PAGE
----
Now, I have to figure out what went wrong this year. Two (of four) teachers emailed me back stating that the kids said they didn’t read any of the titles. Hmm, but the books stayed off the shelves, so SOMEBODY checked them out.
We did all of the usual promotions:
- Bulletin board outside the library
- Display of the books at the circulation desk w/ Follet bookmarks
- Books were taken to classrooms for the book swap activity
- When kids asked me for a good book, I always talked up the YABA books before taking them to the shelves to find books
Possible reasons why “nobody” read them:
- limited copies (only 2 per title)
- our long circulation period (3 weeks) plus ability to renew means one person monopolized a book the whole time = highly possible
- apathy = kids just didn’t want to participate (in reading them)
- apathy = kids just didn’t want to participate (in the voting process)
- not enough and/or enthusiastic enough promotion of the books
Possible solutions for next year (in addition to our normal promotions):
- Purchase a class set of at least one title to use for book club and English novel assignments (budget permitting) – Two members of the YABA committee are from Aiken and I’ll get their recommendation on which one(s) to purchase
- Have (ahem – MAKE) English teachers participate in the banner completion
- Utilize the school’s website to promote (both front page and media center page)
- Partner with the public library’s Summer Reading program (“Own the Night”) and have something special (sigh, yeah prizes) if students read a certain number of books from the YABA list AND write a review on our library’s blog 2 Read or Not 2 Read or comment on another person’s review with their own review of the book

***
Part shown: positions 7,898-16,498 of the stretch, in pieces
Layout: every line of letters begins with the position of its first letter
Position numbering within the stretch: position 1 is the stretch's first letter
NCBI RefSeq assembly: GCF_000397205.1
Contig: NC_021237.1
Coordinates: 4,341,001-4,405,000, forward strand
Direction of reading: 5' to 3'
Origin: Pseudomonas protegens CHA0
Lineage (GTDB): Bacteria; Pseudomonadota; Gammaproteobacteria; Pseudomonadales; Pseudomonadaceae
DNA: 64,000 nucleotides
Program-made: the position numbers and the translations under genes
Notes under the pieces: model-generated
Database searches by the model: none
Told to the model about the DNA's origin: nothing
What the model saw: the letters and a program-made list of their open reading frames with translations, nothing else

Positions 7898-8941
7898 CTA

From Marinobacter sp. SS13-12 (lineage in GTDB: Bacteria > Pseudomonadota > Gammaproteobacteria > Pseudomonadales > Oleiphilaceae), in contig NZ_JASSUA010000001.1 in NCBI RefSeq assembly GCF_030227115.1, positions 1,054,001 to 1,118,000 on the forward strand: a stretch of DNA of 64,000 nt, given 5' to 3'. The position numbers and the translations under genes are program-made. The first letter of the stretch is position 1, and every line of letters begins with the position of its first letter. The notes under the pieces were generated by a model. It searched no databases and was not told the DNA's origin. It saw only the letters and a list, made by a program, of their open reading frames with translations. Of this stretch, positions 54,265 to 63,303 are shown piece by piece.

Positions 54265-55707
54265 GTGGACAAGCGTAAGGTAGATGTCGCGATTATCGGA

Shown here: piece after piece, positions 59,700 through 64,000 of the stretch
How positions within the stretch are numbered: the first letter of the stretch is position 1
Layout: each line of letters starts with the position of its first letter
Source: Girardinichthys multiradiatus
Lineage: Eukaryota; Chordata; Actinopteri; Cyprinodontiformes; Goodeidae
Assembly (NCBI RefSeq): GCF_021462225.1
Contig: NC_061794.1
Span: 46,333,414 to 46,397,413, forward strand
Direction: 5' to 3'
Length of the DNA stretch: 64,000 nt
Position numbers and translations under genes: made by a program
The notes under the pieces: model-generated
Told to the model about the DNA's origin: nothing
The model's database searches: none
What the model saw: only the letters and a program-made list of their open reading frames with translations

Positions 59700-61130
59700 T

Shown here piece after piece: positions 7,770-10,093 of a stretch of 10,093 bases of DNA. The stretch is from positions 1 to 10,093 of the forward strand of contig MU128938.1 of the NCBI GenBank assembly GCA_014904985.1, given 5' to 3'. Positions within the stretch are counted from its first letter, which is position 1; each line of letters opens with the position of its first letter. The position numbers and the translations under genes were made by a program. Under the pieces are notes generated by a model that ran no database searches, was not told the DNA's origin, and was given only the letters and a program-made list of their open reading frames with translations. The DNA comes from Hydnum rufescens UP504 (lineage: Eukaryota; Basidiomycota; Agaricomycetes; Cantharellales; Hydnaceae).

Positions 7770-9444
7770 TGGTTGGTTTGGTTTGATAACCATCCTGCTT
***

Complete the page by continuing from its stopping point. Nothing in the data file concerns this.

What else can I do? Have any suggestions, please comment!
As you may know, the WSHS library has been sponsoring a blog for a over a year now. Well, I was asked by our teacher cadet teacher to help her students create blogs to use for their reflections as part of their grades. Since I am most familiar with Edublogs and because Edublogs isn’t blocked by our district, I’ve been working with the students off and on for the last two months to get their blogs up and running.
We started with a lesson on what is blogging and how to be safe online. I used the worksheets and tools provided by Edublogs. I also showed them the Common Craft video Protecting Reputations Online in Plain English. Another lesson included the students writing their own blogging guidelines after reviewing guidelines from other schools they found online. While most of the students are 18, we still had them return a signed Blog Permission Form
Lastly, I helped them set up their blogs. They had to come up with a unique blog title and usernames then we began building their blogs. Yesterday I helped them add their fellow classmates blogs to their blogroll and made some suggestions on design. They are still rough, but here are the student’s blogs:
Confessions of a Teacher Cadet
It Always Helps to Know
Keys of Wisdom From Teacher Cadet
Jhane’s WSHS Teacher Cadet Bloggings
Strive to Be the Best
As you can see, some are really into the process, and some are struggling a bit. Mostly with what to write. But this is true of everyone who tries something new – some take to it easily while others are more hesitant. At least none are resistant to the task!
So, if it so moves you, please drop them a comment now and again!